As a patient, you trust your doctor to provide timely, accurate help for your medical issues. However, since you're not a medical professional, you often have to rely on the opinion and expertise of your doctor to know when you need help. That means if your doctor either takes too long to diagnose an issue or misses it entirely, they could be guilty of medical malpractice. Even in today's high tech medical environment, delayed diagnosis impacts a large number of people every year.
Unlike situations where your doctor prescribed the wrong medication or took incorrect action, it can be difficult to establish that the doctor was at fault when dealing with delayed diagnosis. A few specific elements are required in order to prove that your delayed diagnosis was, in fact, a type of medical malpractice.
The first component of delayed diagnosis malpractice cases is the establishment of the doctor-patient relationship. In simple terms, this means that you'll need to show that you've utilized the services of this doctor in the past. This sounds simplistic, at first, but is actually quite important to delayed diagnosis cases.
For example, a patient might solicit the services of a specialist when they suspect that cancer is present in their body. If the doctor refuses to serve this patient, they are not liable for delayed diagnosis malpractice action. Their inaction, even if it contributed to problems for the patient, wasn't malpractice because the doctor-patient relationship had not been established.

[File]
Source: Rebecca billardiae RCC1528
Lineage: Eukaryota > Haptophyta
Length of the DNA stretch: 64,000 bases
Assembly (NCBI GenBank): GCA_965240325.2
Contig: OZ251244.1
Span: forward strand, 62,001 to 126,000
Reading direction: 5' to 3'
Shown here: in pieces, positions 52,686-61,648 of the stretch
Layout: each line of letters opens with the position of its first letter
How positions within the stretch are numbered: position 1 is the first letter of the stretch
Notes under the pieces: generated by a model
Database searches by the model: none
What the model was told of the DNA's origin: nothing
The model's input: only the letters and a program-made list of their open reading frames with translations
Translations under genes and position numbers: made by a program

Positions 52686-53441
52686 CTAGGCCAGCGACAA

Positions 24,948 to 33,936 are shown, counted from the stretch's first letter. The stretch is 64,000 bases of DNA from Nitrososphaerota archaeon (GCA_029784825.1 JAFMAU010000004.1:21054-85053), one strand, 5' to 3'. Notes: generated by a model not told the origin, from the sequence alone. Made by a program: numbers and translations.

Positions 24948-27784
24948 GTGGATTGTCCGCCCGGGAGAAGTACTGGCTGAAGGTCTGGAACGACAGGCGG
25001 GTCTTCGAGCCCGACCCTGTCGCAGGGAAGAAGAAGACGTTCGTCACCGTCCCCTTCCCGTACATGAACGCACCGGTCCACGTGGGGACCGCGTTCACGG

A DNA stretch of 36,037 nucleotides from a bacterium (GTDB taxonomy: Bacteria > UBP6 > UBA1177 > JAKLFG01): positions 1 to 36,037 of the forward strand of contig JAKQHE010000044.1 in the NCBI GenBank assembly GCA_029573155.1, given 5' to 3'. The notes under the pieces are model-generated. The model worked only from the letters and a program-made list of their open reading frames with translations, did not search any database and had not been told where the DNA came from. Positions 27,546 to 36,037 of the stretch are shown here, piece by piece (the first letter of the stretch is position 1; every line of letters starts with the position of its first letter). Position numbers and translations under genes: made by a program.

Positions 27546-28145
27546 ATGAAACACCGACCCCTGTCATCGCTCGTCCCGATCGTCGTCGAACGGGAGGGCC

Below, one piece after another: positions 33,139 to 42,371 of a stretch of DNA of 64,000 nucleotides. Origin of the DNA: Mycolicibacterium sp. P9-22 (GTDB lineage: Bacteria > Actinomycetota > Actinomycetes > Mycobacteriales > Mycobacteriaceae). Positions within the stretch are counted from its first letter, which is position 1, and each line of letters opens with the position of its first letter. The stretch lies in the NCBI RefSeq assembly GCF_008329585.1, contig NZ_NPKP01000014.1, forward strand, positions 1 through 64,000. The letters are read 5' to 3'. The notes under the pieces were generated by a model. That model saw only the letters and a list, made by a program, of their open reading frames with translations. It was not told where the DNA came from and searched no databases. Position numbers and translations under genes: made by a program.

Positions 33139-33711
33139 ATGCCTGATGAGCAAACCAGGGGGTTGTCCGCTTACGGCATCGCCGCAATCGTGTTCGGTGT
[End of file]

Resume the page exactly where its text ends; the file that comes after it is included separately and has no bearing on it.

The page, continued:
On the other hand, if that specialist had reviewed the file of this patient and acted as a consultant before failing to serve them, the doctor-patient relationship would be present--leading to possible malpractice claims. Basically, if you've received services from the doctor before, your claim could possibly be validated in court. If you haven't received services, your options are severely limited.
Once the doctor-patient relationship is established, the next step in determining malpractice is to identify negligence on the part of the doctor. A number of issues make this problematic. One of the most confusing for the average person is differential diagnosis.
Since many medical issues present themselves with similar symptoms, doctors are required to weigh the most likely reasons for a particular symptom set. For example, a runny nose could be caused by allergies, a common cold, a sinus infection, or any number of issues. Best practice demands that doctors treat the most likely cause first, before moving on to less likely culprits. These aren't errors in the classical sense--and they aren't evidence of negligence.
Your legal professional can help you determine if negligence was a factor. You'll need the help of experts to determine if the actions of your physician were in line with the expectations of the field.
A final element in delayed diagnosis malpractice cases is the notion of patient harm. When you're the victim of a serious medical condition, harm is almost guaranteed. The important part is to prove that the negligence of your doctor increased the amount of harm you've endured.
To establish this, you'll need to compare the typical treatment course with the experience you've had as a patient. Does the typical victim endure similar physical and mental trauma as you did? If you'd been diagnosed sooner in the process, would the outcome have been any different? Again, many of these questions aren't going to have simple answers that you can come to on your own. The best solution is to solicit the advice of a trained medical malpractice lawyers.
The most important thing to remember concerning delayed diagnosis is that it exists as a malpractice claim. Doctors aren't only guilty of malpractice when they take incorrect action. Often, inaction is the biggest mistake they can make.